Label-free cell sorting

Using intrinsic cell characteristics

Cell sorting is an essential technique in cell biology research and in many diagnostic and therapeutic applications. Especially sorting methods that refrain from the biochemical labeling of cells are in high demand. Several microfluidic techniques provide solutions to this by making use of the intrinsic characteristics of cells like size, shape, electrical polarisability or hydrodynamic properties. Further advantages: microfluidic technologies operate on the micrometer scale and require small sample volumes.

An array of pillars

One of the microfluidic label-free sorting techniques is deterministic lateral displacement (DLD). In short, this is a way to separate particles in fluids by driving them through an array of regularly placed pillars. By positioning the pillars at determined angles, particles of different sizes are forced into different streamlines and are this way separated. The pattern of the array of pillars is determining the streamlines of the particles.

Blood tests in the battle against sleeping sickness

One of the projects Micronit was involved in over the past few years, was the Lapaso project, initiated by Professor Jonas Tegenfeldt of Lund University. In this project, DLD was used to detect a certain parasite in human blood that causes sleeping sickness. Sleeping sickness is a disease found in rural areas of sub-Saharan Africa. It is spread by the tsetse fly and infected patients suffer from painful symptoms. If not treated, the disease is fatal. Quick examination of the blood is therefore of the essence. The DLD sorting method, based on particle morphology, proved to be very useful.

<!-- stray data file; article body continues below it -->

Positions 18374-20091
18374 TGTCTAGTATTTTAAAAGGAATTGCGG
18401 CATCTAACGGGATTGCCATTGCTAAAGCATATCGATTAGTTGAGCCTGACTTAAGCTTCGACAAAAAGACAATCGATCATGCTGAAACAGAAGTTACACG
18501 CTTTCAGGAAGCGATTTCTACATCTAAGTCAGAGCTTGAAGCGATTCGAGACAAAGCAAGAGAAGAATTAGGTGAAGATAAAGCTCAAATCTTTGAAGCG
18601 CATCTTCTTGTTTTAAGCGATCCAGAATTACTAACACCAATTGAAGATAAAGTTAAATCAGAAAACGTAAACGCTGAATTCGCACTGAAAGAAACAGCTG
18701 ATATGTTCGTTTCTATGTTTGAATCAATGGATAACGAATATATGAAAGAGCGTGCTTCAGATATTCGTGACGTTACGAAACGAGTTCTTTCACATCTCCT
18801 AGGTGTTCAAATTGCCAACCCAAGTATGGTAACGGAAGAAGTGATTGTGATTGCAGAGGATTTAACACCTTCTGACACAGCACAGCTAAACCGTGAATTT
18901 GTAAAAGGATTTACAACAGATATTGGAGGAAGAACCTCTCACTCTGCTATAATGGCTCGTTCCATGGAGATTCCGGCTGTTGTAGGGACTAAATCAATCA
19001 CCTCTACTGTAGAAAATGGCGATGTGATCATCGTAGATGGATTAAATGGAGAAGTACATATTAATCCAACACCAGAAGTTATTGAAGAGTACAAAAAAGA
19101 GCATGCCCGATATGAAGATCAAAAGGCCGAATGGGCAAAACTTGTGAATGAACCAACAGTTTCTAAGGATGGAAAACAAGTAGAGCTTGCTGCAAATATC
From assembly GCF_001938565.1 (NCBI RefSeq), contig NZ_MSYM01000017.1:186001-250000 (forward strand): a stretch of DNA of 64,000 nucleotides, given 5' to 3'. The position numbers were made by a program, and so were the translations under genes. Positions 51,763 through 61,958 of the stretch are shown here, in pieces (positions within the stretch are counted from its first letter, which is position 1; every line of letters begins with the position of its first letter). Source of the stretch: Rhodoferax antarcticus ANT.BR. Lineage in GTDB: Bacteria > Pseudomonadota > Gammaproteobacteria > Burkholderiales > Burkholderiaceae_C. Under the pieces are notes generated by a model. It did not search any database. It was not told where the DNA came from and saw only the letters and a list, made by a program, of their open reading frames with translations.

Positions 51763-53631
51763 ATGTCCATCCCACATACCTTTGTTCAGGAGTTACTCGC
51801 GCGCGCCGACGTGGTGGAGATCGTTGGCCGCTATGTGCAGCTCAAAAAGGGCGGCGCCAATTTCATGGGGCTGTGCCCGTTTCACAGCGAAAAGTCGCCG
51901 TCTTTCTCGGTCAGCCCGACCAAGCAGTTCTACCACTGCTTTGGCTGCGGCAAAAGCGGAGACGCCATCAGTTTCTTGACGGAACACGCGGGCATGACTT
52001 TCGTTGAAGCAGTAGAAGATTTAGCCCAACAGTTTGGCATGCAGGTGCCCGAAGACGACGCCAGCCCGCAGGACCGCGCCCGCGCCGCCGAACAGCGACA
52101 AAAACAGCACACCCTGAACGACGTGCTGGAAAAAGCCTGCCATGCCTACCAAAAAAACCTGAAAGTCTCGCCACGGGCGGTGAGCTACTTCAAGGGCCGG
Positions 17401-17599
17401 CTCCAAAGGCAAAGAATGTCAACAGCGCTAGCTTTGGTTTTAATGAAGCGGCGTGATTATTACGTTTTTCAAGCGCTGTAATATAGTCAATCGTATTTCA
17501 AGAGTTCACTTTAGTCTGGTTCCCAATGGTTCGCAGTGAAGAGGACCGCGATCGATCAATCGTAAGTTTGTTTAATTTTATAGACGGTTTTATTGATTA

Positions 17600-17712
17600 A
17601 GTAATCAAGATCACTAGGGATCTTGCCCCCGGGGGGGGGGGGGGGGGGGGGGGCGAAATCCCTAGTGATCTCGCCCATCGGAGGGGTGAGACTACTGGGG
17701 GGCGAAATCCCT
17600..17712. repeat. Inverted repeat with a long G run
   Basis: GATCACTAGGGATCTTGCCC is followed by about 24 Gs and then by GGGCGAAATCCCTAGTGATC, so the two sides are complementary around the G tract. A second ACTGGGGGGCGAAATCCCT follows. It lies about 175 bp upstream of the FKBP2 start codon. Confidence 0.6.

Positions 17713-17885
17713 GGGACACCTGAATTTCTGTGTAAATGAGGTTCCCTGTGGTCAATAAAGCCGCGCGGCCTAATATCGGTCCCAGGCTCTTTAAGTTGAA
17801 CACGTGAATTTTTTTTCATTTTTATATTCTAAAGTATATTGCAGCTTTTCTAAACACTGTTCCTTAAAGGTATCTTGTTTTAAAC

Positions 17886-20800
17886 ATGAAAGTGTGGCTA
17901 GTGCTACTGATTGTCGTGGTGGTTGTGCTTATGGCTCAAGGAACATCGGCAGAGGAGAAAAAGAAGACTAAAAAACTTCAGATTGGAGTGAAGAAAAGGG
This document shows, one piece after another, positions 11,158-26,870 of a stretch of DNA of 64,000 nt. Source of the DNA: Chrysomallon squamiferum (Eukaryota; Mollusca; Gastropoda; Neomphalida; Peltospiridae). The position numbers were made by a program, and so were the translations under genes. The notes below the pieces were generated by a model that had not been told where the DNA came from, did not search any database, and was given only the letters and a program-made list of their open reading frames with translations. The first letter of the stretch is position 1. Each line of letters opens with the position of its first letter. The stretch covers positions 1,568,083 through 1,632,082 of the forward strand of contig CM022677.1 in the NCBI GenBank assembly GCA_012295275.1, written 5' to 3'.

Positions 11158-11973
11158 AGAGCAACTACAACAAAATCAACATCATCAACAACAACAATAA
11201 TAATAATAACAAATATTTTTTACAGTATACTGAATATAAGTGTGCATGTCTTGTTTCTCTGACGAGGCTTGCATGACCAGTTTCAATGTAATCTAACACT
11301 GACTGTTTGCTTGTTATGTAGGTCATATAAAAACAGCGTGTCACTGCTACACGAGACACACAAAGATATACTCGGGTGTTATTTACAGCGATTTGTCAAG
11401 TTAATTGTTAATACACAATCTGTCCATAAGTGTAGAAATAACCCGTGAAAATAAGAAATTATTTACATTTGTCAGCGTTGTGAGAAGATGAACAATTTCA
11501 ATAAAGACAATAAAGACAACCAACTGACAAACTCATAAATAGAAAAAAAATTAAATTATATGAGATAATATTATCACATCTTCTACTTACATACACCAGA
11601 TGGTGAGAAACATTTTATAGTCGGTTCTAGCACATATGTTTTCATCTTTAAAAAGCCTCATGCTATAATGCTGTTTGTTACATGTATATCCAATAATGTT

To get a good impression of the DLD-process, take a look at this video, published on the Lapaso website, and made by Stefan Holm, one of the project’s participants.

 

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Polymer

For this project, a thermoplastic polymer chip was developed that contains an array of pillars as small as 20 µm in diameter. Developing the first version of this chip in polymer was a cost-driven choice. When the chips need to be replicated in larger volumes, the process can be easily switched into injection moulding at a reasonable cost and without losing much time.